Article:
Monday, June 3, 2013

James D Nickel and The Dance of Number (Part 1)

In 1990 James D. Nickel's Mathematics: Is God Silent? was published by Ross House Books, then updated and expanded in 2001. For more than three decades he has been an educator, author and public speaker. He has also served many years as an IT professional. His demeanor is best characterized by the words joy and laughter, not entirely how you'd picture of math man. He's no clown, though. He has an acute mind and a lifelong devotion to sharing his understanding of math with students, fellow teachers and readers. Later this summer his new book The Dance of Number will be published. The title was so intriguing I had to reach out and ask Nickel to elaborate as to what it was all about.

EN: Why is it essential that children understand mathematics?
JDN: The principles of number and space are imbedded in created reality, the way the universe works and the way we think. It is the beauty and power of this reality that should be the primary motivation for studying and understanding mathematics, but in most cases it is not. Since utilitarianism governs most of math instruction (K-12), there is a tendency to focus on dictating rules without the requisite understanding, but it is in understanding why a principle works that a student is (1) introduced to the beauty of mathematics and (2) learns to master its unique symbolic language. And, in understanding the laws of mathematics, one becomes comfortable in the world of God’s making and how man has developed it. We don’t trump utility with beauty because both go together. They are two sides of the same coin. Mathematics is a unique tool of wonder.

EN: What is “good number sense” and why is it important?
JDN: Number sense is a “feel” for numbers. Number sense comes from understanding why, not just following a set of rules. As a high school teacher of mathematics, I have had a front row seat sampling a good number of incoming students. I have observed far too many students who “can’t do the work” simply because they have not mastered arithmetic. When it comes to dividing by a fraction, many cannot remember what to “invert,” a symptom of a deeper conceptual issue, “What does it mean to divide a number by a fraction and what will my answer approximately be?” I have also noted that very few students possess what I call the joy of “number sense”or the pulse of numerical patterns … how they work, how they interact, and how they reveal rational order.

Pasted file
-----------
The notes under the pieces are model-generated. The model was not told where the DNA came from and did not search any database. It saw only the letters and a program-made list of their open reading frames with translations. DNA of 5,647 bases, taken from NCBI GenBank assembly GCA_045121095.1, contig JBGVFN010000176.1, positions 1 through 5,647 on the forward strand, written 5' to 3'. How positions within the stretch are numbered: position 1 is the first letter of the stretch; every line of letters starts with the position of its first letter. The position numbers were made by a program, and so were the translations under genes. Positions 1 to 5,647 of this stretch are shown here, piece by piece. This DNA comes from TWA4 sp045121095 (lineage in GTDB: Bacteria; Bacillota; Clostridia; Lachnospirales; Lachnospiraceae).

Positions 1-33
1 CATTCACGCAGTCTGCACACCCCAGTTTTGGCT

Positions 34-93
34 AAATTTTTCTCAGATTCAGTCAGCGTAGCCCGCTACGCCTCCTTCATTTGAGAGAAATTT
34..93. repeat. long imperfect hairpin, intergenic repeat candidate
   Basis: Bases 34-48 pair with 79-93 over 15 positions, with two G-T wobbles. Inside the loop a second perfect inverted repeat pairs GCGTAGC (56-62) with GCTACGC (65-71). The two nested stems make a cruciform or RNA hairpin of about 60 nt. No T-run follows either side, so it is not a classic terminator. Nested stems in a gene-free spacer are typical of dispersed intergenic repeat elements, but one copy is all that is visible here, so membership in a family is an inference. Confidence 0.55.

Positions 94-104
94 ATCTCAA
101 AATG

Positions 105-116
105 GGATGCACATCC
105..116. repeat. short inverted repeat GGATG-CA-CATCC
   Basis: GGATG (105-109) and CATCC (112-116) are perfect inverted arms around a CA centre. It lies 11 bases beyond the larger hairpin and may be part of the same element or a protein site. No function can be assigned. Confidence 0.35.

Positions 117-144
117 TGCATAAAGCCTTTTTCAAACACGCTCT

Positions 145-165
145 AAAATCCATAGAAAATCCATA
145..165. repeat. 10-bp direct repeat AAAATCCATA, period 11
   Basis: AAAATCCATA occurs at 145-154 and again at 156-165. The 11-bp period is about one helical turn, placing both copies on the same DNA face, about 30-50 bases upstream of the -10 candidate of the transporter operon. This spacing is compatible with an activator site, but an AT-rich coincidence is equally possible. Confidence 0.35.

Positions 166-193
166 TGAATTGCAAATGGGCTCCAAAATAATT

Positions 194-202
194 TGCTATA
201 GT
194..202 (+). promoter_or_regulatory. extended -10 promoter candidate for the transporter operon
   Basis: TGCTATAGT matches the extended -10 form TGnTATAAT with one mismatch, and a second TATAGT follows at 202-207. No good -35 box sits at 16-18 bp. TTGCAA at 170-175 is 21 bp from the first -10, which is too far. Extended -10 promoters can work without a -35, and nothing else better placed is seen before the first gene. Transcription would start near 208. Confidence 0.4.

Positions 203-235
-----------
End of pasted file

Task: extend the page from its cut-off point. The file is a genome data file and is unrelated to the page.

EN: Your book speaks of a “revolution” in the way math is taught. In what ways do we teach arithmetic differently in the U.S. from the way it’s taught in India and the Far East?
JDN: The fundamental paradigm that I use for teaching addition, subtraction, multiplication, and division is based upon the “left to right” methods based upon a book by Edward Stoddard entitled Speed Mathematics Simplified (New York: Dover Publications, [1962, 1965] 1994). Unlike most “speed math” books, rather than providing a series of disjointed “tricks,” Stoddard teaches a streamlined and consistent method of speed arithmetic, based upon the Japanese abacus called the Soroban and its use of complements (1) , that integrates the same principles throughout. I have also incorporated some revisions to Stoddard’s methods using some of the techniques taught in the schools of India, commonly called Vedic mathematics.

EN: What difference does it make?
JDN: The connections and techniques I explore are sound, sensible, interesting, fascinating, and enjoyable. The ease of this method increases speed in computation, guarantees better accuracy, and engenders immediate estimates. For years, I asked myself why, for example, Japanese students excel in numeracy and Americans lope behind at a far distance. It is because of the Soroban and how it uses number complements, and left to right computation, to instill an astounding mastery of number sense.

EN: What is the essence of algebra and what are some of the benefits understanding algebra brings?
JDN: Algebra is the language of mathematics and mathematics is the language of science. You will never understand the nature and structure of mathematics, or the nature and structure of the physical world, unless you master the language of Algebra. As a language, Algebra has its own syntax that requires one to be conversant with it. If these symbols are not mastered, the symphony of mathematics is played in silence and you will never appreciate its profound beauty. In its history, Algebra, as a language, has resolutely pointed to a given order, a specificity of order, in the universe. Naturalistic mathematicians and scientists have done their best to avoid the implications of such order; i.e., the revelation of consistent rationality in the universe points to an ultimate ground of rationality beyond it. The beauty, symmetry, and wonder revealed in the harmonious dance of number is a portal through which one, who has eyes to see, can catch a faint glimpse, an infinitesimal glimmer, of the beauty and wonder of the Author and Sustainer of number.

(1) In the Hindu-Arabic Base Ten Positional System, the complement of a single digit number is the number you must add to it to get the sum of 10. The complement of 1, therefore, is 9, the complement of 2 is 8, the complement of 3 is 7, etc.


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